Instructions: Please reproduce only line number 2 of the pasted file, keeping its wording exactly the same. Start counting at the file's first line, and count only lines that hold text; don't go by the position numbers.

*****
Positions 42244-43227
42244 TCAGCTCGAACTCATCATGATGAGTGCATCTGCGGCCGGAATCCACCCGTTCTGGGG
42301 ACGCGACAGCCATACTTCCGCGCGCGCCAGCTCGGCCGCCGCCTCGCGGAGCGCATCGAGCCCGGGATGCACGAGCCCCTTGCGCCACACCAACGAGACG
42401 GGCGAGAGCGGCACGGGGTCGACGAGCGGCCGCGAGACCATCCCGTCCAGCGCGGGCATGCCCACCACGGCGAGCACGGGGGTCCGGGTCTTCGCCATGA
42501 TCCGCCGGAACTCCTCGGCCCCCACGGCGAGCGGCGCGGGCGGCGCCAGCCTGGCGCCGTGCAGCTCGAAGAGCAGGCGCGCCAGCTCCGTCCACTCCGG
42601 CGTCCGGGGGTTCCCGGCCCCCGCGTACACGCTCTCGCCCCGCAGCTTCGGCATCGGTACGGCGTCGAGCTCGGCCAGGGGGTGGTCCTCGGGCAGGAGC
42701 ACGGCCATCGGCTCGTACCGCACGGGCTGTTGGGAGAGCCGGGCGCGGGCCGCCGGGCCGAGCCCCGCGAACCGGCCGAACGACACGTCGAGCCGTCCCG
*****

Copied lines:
42244 TCAGCTCGAACTCATCATGATGAGTGCATCTGCGGCCGGAATCCACCCGTTCTGGGG